(photo: me and Aunt Pam)
In a sleeping bag on a dirt patch in the middle of the desert in southern California I cried, experiencing the happiest and saddest moments of my life simultaneously. Before arriving to this place where I’d climb to a higher state, I was told I needed an intention before finding warmth in my sleeping bag. “I want to know what real love feels like,” I thought, hoping I wouldn’t have to share that with the group. I didn’t.
Every painful moment in my life, I remember wanting nothing but my mother to hug me, and maybe an aspirin (later, a Percocet). Every time I cried for something as simple as another sandwich as a kid, or every time I fell on a sidewalk in Detroit or Charlottesville and skinned my knees, I ran to her, or tried to indirectly get her attention if friends were watching, hoping she’d run over and check on me. Even now, when I get something as small as a headache, I think about calling my mother, knowing she’ll go overboard with a cure, starting with telling me to go to the doctor just in case it’s more than just a headache. For me, though, calling her and hearing her voice is a way to get a hug from thousands of miles away. In that sleeping back on the dirt patch in the middle of the desert in southern California I cried, realizing real love is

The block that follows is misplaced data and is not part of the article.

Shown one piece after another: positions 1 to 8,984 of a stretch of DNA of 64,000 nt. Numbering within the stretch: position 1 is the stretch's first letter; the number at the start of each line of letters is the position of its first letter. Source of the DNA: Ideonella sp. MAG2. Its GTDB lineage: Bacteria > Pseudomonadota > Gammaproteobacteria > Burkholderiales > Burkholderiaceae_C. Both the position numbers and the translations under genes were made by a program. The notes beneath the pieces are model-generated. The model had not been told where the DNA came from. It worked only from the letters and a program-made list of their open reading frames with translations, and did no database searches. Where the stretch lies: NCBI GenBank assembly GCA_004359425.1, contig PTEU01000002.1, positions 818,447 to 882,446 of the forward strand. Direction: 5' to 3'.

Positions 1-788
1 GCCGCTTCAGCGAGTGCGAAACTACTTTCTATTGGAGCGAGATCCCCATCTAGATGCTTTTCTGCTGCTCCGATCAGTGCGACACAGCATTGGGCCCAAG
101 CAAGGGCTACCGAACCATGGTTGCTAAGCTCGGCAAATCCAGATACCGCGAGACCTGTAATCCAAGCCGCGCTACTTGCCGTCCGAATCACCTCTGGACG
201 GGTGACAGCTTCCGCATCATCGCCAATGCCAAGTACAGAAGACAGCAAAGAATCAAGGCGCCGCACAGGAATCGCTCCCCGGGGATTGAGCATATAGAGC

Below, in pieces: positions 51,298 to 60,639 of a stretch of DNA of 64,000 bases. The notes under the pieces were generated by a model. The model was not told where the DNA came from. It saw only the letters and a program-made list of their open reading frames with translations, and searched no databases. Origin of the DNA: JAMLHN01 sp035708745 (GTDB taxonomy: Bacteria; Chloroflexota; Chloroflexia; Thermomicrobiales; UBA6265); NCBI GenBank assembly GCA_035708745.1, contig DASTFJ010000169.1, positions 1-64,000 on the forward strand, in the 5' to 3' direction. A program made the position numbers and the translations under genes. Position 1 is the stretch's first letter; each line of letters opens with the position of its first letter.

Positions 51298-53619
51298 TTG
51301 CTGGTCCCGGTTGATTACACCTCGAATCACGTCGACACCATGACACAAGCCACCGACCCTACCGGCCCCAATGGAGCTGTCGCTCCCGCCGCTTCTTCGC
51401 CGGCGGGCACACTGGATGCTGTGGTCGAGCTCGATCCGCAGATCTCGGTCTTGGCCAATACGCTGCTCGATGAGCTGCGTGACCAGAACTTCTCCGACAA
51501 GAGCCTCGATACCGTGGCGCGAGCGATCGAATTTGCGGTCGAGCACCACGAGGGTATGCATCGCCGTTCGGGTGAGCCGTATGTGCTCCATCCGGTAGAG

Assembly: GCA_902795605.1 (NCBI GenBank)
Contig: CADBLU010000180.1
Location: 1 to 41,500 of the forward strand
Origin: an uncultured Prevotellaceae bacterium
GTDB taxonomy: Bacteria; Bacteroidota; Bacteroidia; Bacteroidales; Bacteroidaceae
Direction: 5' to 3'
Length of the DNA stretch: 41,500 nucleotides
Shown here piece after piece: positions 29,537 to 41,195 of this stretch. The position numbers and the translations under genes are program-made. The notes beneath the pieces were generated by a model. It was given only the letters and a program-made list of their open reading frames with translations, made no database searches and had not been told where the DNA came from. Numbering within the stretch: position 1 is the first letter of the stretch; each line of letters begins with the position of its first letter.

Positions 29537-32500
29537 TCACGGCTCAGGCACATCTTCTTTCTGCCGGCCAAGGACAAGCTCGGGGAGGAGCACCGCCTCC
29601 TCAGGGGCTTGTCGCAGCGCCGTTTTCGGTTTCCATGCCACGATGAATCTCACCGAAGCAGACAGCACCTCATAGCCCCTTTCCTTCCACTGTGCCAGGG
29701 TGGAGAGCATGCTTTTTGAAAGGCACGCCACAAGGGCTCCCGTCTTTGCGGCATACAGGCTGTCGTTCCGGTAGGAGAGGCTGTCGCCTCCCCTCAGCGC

like a mother’s hug. And my mother appeared (clearly my mind was on something different) and hugged me, and I broke down. The happiest.
The saddest. When my mother hugged me and I realized this the purest form of love a human could experience, I thought about my friends and the beautiful people I’ve met who no longer have a mother to hug them, to offer them solace, and affirmation.
I cried more, not knowing how to help them, wanting to hug them, but knowing my hug wouldn’t be nearly enough. Maybe my mother could hug them, too. Maybe when they’re sick, she can make them chicken noodle soup and toast and pour a glass of room temperature ginger ale, and they could lay up and watch The Flintstones like I did as a kid. I’ll hug them anyway and hope they feel the true love I have for them.
There are women in this world, though, who love me and hug me when I can’t get to Charlottesville, and when my mother can’t get to me. Women who call me to check on me, and hug me, and make sure I’m eating. Through them, I realize motherhood is more an attitude than anything. One of my most necessary friends hugged me once in Walmart and changed my life. If we realize that, and we’re fortunate enough to be surrounded by these beautiful women, we realize a mother’s hug is never more than a short walk away.
One of the most amazing things to witness as a father, at least for me, is to spend time with The Kid and see how often he talks about his mother. How often he wants to call her just to see what she’s doing, and to say goodnight, and sometimes just to say “I love you.”
Happy Mother’s Day, Doreen Wells, and all the women in my life who’ve hugged me.
(my mother and Aunt Jackie)